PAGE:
10 Hikes Near Philadelphia With Waterfalls and Gorgeous Views
Strut your stuff straight from the city, right into nature for a doggone good hike.
If you’re a nature-loving city dweller, then virtually every weekend with nice weather is spent diving into the area’s surrounding wooded spots. As we all should be: The Philadelphia area is replete with amazing trails and hikes.
“There are two things I look for in a hike: vistas and waterfalls,” says Carl Ewald, author of a forthcoming hiking guide for our area and founder of Philly Run Fest. “We’ve got plenty of both right in our backyard.”
If you’re looking for hiking intel that goes beyond the Wissahickon, you’re in luck: We got Ewald to share his spots for gorgeous hikes near Philadelphia — some with bubbling waterfalls, some with sweeping views, and some with both. Fresh air is a given.
Where: Cresco, PA
This moderately trafficked 3.2-mile hike is an out-and-back trail, meaning you go up the mountain and back down on the same path. Your climb and descent will feature beautiful views of the valley, which — when in bloom — is “lined with rhododendron and mountain laurel,” according to Ewald. The trail can be difficult to follow at points because it is unlabeled and crosses the creek several times, warns Ewald. However, “if you stay within sight of the creek, you are not going to miss the waterfall,” he says. For more information about Devil’s Hole, click here.
Governor Dick Park in Mount Gretna
Where: Manheim, PA
While jumping off of diving boards into a huge lake is the main attraction at Mount Gretna, there’s actually some beautiful nature-filled views that can be discovered with a little work. According to Ewald, “The cool thing about this is the original owner, who donated the land for a park, was an eccentric who loved towers and built a few on the land — but only one remains. If you are not afraid of heights and confined spaces, you can shimmy to the top on a series of ladders for some great views of the valley.” The only downside to scoring these views is that the tower is located right by the parking lot, so if you’re looking for a serious hike, you best use a map to find a trail that ends up at the tower, otherwise “the hike is pretty anticlimactic,” Ewald explains. For more info about Governor Dick Park, mosey on over here.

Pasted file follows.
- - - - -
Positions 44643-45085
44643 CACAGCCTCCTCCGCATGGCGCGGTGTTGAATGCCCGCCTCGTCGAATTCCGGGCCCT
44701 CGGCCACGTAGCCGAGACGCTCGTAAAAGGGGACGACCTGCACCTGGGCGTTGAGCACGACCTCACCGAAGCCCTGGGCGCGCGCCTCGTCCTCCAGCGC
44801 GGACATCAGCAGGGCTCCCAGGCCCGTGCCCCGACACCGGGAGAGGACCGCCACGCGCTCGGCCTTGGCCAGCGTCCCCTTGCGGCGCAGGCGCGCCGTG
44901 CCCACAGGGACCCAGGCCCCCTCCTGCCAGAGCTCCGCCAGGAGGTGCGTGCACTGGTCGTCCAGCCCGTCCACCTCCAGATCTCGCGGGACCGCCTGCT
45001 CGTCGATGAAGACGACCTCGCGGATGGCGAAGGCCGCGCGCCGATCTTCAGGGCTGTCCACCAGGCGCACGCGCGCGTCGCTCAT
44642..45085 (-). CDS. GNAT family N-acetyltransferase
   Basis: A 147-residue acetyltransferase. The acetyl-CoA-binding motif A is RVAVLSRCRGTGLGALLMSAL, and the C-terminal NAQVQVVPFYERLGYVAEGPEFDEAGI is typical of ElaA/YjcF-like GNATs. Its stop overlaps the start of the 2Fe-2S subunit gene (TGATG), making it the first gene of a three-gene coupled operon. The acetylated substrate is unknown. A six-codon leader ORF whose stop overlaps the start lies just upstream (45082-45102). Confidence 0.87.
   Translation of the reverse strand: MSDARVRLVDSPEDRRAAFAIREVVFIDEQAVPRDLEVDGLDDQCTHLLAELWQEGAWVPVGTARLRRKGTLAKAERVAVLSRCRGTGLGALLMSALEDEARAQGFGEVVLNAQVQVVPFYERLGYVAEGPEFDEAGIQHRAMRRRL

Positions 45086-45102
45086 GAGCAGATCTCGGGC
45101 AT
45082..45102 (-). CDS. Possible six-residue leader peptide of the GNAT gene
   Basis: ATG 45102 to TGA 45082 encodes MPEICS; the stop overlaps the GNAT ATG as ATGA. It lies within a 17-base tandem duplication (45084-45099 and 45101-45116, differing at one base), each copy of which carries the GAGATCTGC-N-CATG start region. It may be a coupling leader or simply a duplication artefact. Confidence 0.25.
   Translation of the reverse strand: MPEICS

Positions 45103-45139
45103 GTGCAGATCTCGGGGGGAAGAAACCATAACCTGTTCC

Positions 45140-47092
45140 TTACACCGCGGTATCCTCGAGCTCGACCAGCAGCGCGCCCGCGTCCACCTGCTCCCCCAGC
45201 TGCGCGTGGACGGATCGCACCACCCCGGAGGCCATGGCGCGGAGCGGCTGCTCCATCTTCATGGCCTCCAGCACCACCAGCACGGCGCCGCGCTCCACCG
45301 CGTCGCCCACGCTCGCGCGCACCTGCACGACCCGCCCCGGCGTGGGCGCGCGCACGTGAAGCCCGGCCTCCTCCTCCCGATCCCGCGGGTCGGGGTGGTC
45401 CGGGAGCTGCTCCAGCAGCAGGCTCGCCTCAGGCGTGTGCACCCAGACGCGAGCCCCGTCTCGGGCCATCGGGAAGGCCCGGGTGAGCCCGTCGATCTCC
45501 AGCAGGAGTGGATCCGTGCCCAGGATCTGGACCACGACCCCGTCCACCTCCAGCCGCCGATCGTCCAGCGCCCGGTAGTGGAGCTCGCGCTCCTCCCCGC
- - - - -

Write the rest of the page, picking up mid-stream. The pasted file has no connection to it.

Where: Columbia, NJ
The Red Dot Trail is quick and steep (the 1.5-mile trek to the summit climbs 1,250 feet), but the overlook panorama is worth the effort: You can see for miles, with gorgeous views of the Delaware Water Gap and Mount Minsi (note: also worth a hike; see below). After, you can return along the Blue Trail for a 3.5-mile excursion. More experienced hikers may want to combine the Mount Tammany climb with the Sunfish Pond Trail to make a big loop. Ewald says it makes for a good three- to four-hour hike that includes time on two mountains; the pond — really a big alpine lake — is at the top of Mount Mohican. For more information, mosey on over here.
Ricketts Glen State Park
Where: Benton, PA
“This is the hike that turns first-time hikers into forever hikers,” says Ewald. At 7.2 miles long, the popular Falls Trail features rocky and steep sections, but the payoff is views of 21 waterfalls of varying heights. The tallest reaches 94 feet. Per Ewald’s suggestion, if you’re planning to make a weekend of it by camping onsite inside the park, book in advance so you don’t miss out. To get more info on Ricketts Glen State Park, click here.